Even though schools are back to in-person learning, the pandemic taught us something about how automating processes can save time–and if educators need more of anything, it’s time.
Students, parents, and staff can work smarter and more effectively with self-service forms, electronic signatures, pre-populated agreements, and automated approval processes.
You can transform your agreement process by eliminating paper, automating workflows, and connecting the systems within your organization as you learn best practices for human resources, special education/student services, and procurement.
Join this eSchool News webinar to learn how to succeed as your organization continues to go digital, including:
- How to digitally manage the teacher contract process efficiently and securely
- How to complete district wide student/family back-to-school forms remotely, including IEPs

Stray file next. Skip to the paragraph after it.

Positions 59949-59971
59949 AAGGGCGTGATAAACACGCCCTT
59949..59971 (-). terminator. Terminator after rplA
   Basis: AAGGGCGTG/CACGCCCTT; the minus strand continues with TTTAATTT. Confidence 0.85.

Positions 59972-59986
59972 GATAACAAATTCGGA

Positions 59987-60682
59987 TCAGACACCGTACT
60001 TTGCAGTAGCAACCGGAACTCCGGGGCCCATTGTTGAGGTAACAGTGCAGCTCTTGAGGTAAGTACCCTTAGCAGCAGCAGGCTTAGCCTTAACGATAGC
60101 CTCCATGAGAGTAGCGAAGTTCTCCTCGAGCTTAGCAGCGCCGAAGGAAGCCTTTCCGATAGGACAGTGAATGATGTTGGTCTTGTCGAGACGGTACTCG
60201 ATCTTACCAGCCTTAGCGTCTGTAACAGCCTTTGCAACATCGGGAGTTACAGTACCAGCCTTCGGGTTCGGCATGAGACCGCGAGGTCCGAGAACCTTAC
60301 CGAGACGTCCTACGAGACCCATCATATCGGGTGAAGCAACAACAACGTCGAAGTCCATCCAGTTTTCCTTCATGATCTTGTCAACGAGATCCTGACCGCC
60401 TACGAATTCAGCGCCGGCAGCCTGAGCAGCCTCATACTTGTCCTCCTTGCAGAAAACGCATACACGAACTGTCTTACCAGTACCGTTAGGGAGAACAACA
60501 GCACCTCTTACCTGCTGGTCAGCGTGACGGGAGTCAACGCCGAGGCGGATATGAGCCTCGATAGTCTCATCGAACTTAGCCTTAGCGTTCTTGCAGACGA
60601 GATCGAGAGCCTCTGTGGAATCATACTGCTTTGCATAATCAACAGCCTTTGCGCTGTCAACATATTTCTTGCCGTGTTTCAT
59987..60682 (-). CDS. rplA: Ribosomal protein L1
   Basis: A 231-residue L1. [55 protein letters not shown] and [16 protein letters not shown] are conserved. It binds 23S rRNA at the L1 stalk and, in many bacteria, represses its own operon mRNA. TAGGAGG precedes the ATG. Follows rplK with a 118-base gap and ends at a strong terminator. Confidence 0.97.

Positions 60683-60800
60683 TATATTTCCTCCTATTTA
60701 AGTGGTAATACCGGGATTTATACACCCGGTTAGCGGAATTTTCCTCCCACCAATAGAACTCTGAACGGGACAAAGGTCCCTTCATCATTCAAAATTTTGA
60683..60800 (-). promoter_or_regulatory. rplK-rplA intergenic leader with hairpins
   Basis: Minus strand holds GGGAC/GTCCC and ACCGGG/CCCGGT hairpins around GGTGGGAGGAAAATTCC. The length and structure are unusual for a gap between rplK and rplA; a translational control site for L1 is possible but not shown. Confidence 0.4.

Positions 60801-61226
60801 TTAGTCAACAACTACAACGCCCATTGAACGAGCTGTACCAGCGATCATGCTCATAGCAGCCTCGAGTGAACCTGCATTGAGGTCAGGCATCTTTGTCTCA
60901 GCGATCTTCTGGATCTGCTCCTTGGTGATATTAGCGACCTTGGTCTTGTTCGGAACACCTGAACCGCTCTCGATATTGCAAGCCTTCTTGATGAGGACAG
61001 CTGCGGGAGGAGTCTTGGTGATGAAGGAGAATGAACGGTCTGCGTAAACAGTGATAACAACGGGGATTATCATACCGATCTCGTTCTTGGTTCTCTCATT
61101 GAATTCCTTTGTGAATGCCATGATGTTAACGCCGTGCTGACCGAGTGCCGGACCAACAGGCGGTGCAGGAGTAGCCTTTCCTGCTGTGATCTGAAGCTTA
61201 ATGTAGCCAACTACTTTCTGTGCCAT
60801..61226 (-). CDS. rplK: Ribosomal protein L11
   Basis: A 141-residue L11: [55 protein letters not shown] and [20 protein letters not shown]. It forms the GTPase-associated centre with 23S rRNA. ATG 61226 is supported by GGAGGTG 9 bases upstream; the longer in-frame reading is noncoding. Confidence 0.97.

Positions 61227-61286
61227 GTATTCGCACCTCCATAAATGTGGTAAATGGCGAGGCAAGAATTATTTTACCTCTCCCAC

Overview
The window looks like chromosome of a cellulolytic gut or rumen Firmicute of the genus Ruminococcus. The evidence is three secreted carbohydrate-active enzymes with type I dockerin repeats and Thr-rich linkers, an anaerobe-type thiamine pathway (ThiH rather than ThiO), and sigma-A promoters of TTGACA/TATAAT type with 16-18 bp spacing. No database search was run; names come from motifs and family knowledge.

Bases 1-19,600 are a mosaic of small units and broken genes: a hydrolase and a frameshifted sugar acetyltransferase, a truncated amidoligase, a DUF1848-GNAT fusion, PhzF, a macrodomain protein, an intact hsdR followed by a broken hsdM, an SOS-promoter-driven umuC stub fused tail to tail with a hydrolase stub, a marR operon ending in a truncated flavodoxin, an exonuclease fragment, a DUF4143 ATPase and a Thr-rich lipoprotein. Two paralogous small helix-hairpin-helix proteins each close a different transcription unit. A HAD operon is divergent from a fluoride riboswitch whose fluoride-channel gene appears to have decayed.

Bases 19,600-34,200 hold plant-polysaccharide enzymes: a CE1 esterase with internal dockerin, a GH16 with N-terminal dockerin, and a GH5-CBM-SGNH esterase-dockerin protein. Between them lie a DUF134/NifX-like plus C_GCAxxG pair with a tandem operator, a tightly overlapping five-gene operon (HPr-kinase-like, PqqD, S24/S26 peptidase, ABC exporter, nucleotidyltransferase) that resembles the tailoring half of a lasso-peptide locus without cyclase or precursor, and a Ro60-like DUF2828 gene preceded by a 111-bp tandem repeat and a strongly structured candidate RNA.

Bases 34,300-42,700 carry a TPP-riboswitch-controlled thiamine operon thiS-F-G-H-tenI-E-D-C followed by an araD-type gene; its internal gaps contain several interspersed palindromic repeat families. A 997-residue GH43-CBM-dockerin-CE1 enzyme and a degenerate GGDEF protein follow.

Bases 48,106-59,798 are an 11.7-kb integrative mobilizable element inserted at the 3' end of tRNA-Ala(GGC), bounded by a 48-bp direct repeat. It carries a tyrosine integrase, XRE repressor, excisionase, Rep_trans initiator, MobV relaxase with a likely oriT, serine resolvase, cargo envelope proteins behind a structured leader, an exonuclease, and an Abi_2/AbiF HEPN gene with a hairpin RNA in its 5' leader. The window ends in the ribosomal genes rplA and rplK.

- How to securely execute and track school purchases with audit trail reporting
More from eSchool News
One of my favorite parts of being an educator is the sense of community that is created with each new class of students. Fostering that feeling in person has its challenges of course, but is a bit easier to administer and coach when you’re face to face. When asked to build that same sense of community with my students through a computer screen as we went into a distance learning mode, my brain started to misfire. How am I going to do that? Are the students going to be engaged in their learning? Will they be able to feel that sense of belonging in a virtual classroom setting? So, after a few days of crying and worrying, I accepted this new challenge.
In response to the COVID-19 pandemic, school districts across the country have seen an influx of funding for student devices, internet access, and a variety of edtech tools. While equity of access is still a challenge in many communities, this new funding has advanced a unique opportunity for schools to create pathways to computer science education, overcoming some of the challenges that made it inaccessible to many students in the past.